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I reverse engineered a small database using Entity Framework 5.0 and the power tools. Then I started developing a website. I hit a problem because I had forgotten to make the ID column on one of my tables an IDENTITY column.

So I added a code first migration and ran it using the update-database command in the package manager console. Here is the "Up" method I wrote:

    public override void Up()
        Sql("DELETE FROM dbo.Sections");
        Sql("DELETE FROM dbo.QuestionInstances");

        DropForeignKey("dbo.SectionInstances", "SectionID", "dbo.Sections");
        DropForeignKey("dbo.QuestionInstances", "SectionID", "dbo.Sections");


            c => new
                ID = c.Int(nullable: false, identity: true),
                UniqueDescription = c.String(nullable: false, maxLength: 50),
                Heading = c.String(maxLength: 500),
            .PrimaryKey(t => t.ID);

        AddForeignKey("dbo.SectionInstances", "SectionID", "dbo.Sections");
        AddForeignKey("dbo.QuestionInstances", "SectionID", "dbo.Sections");

I check the database and it has been altered successfully.

I was expecting the entity framework to update its model and stop setting the ID explicitly, but it would appear that I am wrong because when I try to Save I now get this error: "Cannot insert explicit value for identity column in table 'Sections' when IDENTITY_INSERT is set to OFF"

How do I get the entity framework to recognise that the column is now an identity column?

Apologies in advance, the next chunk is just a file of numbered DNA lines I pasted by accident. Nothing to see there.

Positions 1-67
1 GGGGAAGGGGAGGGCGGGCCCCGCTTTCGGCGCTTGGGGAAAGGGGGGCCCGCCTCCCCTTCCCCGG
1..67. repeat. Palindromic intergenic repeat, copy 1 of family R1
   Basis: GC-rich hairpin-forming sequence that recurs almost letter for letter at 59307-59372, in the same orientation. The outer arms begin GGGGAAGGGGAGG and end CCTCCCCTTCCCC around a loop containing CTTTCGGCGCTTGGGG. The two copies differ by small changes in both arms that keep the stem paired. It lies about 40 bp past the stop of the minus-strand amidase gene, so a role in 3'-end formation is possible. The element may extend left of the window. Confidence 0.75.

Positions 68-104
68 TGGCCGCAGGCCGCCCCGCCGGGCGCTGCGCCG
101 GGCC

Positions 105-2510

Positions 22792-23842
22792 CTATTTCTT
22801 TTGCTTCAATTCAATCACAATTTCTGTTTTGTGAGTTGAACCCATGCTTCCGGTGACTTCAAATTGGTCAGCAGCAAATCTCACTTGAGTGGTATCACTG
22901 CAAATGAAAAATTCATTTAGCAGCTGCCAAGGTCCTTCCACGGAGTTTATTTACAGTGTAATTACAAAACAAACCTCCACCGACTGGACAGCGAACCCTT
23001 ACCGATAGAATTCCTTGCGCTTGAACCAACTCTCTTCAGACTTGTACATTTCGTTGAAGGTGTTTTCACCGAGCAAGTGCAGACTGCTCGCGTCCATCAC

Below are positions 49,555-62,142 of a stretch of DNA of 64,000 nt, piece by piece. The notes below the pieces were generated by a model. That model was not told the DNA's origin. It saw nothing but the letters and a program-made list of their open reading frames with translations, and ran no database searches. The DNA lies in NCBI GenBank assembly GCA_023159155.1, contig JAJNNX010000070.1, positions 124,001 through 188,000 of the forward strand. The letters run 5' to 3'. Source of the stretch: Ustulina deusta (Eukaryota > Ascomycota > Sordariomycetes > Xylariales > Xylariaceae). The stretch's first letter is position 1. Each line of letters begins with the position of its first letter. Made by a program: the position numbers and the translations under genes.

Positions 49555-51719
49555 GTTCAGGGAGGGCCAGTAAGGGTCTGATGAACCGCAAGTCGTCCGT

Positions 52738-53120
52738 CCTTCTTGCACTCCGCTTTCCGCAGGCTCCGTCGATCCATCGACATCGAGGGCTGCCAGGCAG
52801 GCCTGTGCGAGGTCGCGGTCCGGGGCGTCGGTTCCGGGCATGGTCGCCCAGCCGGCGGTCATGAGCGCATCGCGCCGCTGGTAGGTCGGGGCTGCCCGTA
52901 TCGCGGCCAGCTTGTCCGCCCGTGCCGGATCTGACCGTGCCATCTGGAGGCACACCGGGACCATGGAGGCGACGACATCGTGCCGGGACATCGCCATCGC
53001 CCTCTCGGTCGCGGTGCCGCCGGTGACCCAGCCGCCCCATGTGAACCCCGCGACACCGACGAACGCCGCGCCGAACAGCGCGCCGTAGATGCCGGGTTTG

share|improve this question
Do you actually have a code first model, or are you using a EDMX file? – Peter Hansen Mar 28 '13 at 10:26
I'm using code-first. No EDMX. – Colin Mar 28 '13 at 10:30
Ok - I would guess that you have the Id property configured with DatabaseGeneratedOption.None somewhere. Powertools probably did this when reverse engineering the database the first time, so you have to remove that manually since you have it as an identity column now. – Peter Hansen Mar 28 '13 at 10:34
@PeterHansen - of course that's it! I have a SectionMap.cs class that tells the framework how to map to the database....I've changed it to this: " this.Property(t => t.ID) .HasDatabaseGeneratedOption(DatabaseGeneratedOption.Identity);" (it did have DatabaseGeneratedOption.None). Please put an answer up so i can accept it! – Colin Mar 28 '13 at 10:44
up vote 3 down vote accepted

Since you reverse-engineered the database when the Id column was not set as IDENTITY yet, the code first model has been generated with DatabaseGeneratedOption.None set for the Id property on the entity.

That causes EF to create an insert statement with the Id set, which no longer works after changing the column to IDENTITY.

You have to manually fix that configuration, by either setting it to DatabaseGeneratedOption.Identity or just removing it altogether, since that is the default value for integer fields.

share|improve this answer
BTW. When I changed the Map class to match the database migration I manually created, the framework picked that up as a change to the model. So I ran add-migration. It created an Up() method with this code: "AlterColumn("dbo.Sections", "ID", c => c.Int(nullable: false, identity: true));" update-database -verbose reveals that this generates the sql "ALTER TABLE [dbo].[Sections] ALTER COLUMN [ID] [int] NOT NULL" - which does not actually change anything. The correct method is 1. change the mapping file 2. call add-migration 3. change the generated migration code to drop and recreate the table – Colin Mar 28 '13 at 16:17
Yes, certainly. The usual workflow is to change the code first model, scaffold a migration with the changes by calling add-migration and then update the database by calling update-database. The migrations feature wont know that you manually changed the db, so it will create a migration that does it as well. You could call Add-Migration name –IgnoreChanges. That would create a empty migration that ignores changes to the model. – Peter Hansen Mar 28 '13 at 16:40

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